> Giving marketing the final call. They will always let a product go before it should.
As someone who worked as a software developer and architect for 25 years before I retired I can tell you that there is more than a little truth in the saying "Given enough time no product would ever be released".
Development always feels that a little more time is needed. New OS releases sometimes change the technical requirements for a release, QA and testing are always finding problems, customers are always asking for new functionality and development itself always feels that they can fit "just a little bit more" technical sophistication to a release. I have seen (but fortunately never been directly involved in) release schedules slip from 12 months to 36 months for a new product, after which the development effort was cancelled and the developers mostly laid off. There was nothing wrong with the product they were working on, but management felt, with some justification, that those involved could clearly not keep their eyes on the calendar.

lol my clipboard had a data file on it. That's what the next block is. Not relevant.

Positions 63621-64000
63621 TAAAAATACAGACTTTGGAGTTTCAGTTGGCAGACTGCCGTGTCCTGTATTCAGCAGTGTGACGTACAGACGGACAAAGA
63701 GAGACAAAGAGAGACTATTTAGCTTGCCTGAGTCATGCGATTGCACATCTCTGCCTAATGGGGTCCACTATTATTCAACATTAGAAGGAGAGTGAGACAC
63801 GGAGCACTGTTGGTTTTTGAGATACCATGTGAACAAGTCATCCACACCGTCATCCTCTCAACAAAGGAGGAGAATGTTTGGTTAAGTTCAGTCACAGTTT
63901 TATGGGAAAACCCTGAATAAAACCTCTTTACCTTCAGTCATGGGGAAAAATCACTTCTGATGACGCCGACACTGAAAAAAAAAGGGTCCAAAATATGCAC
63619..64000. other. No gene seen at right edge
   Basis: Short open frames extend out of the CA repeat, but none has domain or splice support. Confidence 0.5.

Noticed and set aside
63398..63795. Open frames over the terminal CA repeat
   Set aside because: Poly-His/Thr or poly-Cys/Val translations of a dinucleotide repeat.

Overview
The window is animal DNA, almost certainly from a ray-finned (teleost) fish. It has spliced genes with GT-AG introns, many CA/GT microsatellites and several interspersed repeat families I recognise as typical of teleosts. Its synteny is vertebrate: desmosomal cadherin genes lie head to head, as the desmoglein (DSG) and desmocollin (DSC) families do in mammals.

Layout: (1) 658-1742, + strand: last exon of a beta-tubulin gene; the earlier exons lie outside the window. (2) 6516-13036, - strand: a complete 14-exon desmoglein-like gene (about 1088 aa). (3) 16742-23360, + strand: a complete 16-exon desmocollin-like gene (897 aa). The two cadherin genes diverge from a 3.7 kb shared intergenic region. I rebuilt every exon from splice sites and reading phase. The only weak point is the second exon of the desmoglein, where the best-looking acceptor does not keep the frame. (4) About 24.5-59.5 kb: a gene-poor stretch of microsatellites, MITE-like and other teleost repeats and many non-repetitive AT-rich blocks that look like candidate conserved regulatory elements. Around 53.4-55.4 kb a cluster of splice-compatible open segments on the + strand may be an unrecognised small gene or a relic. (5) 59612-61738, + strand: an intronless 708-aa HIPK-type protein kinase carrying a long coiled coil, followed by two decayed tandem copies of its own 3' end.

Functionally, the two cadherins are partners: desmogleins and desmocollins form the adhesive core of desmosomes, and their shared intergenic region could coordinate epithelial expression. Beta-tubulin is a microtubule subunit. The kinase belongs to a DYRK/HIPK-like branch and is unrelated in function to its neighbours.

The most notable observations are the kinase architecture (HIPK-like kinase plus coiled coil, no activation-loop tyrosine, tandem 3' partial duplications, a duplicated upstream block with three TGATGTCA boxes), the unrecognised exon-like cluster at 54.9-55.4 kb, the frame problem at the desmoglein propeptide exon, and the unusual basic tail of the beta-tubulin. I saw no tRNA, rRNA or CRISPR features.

The fact is that marketing (which I was never part of) often has a good feeling for when a product has a chance of making a profit and when it does not. A perfect product, released after its usefulness is either past or taken by an alternative product, is pretty much useless. Just look at Word Perfect which used to be the dominant word processor app in the US, and now is not. Or tax preparation software release on, say, April 20th after taxes have passed their deadline.
Just a comment.